The appearance of the terminal clusters observed in the dark field photomicrographs of the superior colliculus was confirmed by measurements of the optical densities in the terminal fields. Optical densities in the SGS of the n-3 LC-PUFA-restricted animals at days 13, 28 and 42 were significantly increased compared with the unrestricted animals, reflecting the fusion of axon terminals and expansion of the clusters. Interestingly, when the restricted animals were repleted with fish oil from postnatal day 7 to 28, optical density values were restored to those comparable to the unrestricted controls.
In addition, the researchers assessed the critical period window in both treatment groups in animals given a retinal lesion in the left eye at postnatal day 21. Previous studies showed that at this stage, a retinal lesion does not lead to axonal sprouting from uncrossed axons in the intact eye within one week of the lesion. This observation is consistent with the end of the critical developmental period. Axonal sprouting is the attempt by a neuron to form new connections after neuronal damage.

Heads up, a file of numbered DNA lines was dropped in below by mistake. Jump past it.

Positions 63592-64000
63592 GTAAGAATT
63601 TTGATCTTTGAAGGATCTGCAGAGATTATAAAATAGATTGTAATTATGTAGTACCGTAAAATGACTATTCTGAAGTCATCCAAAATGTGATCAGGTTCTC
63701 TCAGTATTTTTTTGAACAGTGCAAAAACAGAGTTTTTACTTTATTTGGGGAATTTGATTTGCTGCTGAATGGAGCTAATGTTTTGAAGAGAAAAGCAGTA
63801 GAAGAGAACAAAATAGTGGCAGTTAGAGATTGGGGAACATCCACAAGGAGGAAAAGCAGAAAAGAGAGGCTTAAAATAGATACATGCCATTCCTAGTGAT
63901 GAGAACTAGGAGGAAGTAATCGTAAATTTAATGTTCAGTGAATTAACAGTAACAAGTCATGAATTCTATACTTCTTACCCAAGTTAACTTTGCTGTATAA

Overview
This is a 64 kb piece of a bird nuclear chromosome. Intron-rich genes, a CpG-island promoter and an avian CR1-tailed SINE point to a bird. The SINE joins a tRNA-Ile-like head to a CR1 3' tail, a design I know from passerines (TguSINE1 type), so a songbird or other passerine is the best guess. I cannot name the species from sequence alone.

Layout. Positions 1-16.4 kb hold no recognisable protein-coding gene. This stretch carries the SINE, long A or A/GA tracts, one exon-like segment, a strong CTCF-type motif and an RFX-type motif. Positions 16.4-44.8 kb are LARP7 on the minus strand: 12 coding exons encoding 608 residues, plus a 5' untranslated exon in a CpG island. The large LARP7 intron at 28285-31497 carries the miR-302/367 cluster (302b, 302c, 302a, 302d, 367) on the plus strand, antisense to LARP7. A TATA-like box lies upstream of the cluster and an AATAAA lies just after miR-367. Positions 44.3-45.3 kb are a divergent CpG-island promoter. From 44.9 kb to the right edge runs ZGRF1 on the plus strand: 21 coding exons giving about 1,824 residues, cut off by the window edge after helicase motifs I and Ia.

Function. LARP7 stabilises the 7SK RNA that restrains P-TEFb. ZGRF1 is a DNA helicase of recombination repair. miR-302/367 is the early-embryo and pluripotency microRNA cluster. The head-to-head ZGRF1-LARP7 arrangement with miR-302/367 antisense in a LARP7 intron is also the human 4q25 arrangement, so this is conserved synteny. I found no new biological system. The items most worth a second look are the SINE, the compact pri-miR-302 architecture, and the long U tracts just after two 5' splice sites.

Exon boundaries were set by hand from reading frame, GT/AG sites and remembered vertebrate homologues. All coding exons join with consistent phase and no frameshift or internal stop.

In this study, the investigators assessed axonal sprouting by measuring the optical density of the subpial collicular layers in the intact eye 7 days after the lesion, i.e., at postnatal day 28. Control animals exhibited little terminal labeling in the lateral superior colliculus one week after the lesion. In contrast, the n-3 LC-PUFA-restricted animals showed a pronounced sprouting response, extending to the lateral aspect of the superior colliculus. Axonal sprouting was reflected in the optical density measurements and the photomicrographs of the superior colliculus. In control animals, optical densities between the lateral and medial aspects of the superior colliculus did not differ significantly. In contrast, the n-3 LC-PUFA-restricted animals had approximately twice as much labeling in the lateral subpial aspect of the superior colliculus compared with the medial aspect. These observations, taken one week after the usual closure of the critical developmental period, suggest that the retinal lesion in the n-3 LC-PUFA-restricted animals induced an extension of synaptic plasticity in the uninjured eye.